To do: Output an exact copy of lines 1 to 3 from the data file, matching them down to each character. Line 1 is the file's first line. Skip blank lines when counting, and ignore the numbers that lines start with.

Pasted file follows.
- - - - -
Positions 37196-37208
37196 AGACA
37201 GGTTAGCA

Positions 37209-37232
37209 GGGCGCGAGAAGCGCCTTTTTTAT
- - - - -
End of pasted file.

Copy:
Positions 37196-37208
37196 AGACA
37201 GGTTAGCA